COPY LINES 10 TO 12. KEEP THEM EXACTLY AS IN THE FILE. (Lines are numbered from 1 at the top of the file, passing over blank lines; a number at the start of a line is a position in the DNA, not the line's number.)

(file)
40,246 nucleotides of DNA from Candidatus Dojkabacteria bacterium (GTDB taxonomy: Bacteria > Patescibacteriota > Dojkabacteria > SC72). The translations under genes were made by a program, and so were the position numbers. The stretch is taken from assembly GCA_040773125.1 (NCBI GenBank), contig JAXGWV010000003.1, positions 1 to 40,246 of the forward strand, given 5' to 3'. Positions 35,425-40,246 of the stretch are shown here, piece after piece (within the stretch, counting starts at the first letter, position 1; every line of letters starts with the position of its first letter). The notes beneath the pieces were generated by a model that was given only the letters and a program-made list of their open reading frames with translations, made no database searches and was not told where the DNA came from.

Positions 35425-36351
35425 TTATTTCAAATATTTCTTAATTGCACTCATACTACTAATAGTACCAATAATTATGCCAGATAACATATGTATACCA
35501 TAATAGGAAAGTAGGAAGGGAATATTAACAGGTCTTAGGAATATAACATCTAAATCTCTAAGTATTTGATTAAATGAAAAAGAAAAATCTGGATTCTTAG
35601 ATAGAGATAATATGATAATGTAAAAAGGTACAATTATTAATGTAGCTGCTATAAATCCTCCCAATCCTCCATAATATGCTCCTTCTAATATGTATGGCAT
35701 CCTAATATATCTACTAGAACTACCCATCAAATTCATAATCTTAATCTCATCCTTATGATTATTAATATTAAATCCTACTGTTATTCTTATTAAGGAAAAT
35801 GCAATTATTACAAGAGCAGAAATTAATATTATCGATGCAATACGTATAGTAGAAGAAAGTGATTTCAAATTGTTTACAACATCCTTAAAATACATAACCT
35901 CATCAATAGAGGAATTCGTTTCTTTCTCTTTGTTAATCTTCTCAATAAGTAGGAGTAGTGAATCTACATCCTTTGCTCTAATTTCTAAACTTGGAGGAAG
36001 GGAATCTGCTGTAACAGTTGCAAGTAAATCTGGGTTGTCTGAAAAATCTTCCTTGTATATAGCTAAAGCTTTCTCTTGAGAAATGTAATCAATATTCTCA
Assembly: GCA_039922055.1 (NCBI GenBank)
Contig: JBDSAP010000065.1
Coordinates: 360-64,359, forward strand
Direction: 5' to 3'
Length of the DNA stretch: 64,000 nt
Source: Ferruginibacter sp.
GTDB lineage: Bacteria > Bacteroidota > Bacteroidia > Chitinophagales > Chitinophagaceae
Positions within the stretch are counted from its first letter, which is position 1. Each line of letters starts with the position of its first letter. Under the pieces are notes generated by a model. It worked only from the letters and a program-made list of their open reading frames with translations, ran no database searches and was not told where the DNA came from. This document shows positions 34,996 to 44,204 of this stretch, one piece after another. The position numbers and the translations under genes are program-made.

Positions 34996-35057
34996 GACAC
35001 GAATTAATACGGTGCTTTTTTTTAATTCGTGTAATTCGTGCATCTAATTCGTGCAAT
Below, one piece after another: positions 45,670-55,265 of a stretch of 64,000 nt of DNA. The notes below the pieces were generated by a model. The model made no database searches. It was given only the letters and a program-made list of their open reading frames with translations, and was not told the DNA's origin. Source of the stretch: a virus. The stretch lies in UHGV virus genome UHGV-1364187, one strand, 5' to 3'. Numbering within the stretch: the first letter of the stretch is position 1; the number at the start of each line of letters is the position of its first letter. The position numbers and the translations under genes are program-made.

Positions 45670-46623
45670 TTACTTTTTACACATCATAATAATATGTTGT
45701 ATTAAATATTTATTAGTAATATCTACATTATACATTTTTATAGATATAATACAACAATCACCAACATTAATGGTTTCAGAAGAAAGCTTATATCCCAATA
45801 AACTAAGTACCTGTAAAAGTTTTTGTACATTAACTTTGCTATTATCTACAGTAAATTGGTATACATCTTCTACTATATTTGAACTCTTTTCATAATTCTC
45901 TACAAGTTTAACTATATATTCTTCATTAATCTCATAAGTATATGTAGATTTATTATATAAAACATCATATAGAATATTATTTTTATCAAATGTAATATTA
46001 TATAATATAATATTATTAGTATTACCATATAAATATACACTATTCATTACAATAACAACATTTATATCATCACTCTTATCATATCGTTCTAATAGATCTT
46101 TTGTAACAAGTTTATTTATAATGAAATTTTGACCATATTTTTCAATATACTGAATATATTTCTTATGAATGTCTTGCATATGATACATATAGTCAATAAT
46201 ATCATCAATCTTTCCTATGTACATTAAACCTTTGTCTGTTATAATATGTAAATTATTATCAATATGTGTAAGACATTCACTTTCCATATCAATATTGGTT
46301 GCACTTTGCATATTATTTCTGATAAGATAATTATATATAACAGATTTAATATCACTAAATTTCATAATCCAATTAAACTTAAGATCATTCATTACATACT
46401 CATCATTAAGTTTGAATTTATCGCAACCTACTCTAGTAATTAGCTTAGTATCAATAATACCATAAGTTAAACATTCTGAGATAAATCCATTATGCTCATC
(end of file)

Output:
Assembly: GCA_039922055.1 (NCBI GenBank)
Contig: JBDSAP010000065.1
Coordinates: 360-64,359, forward strand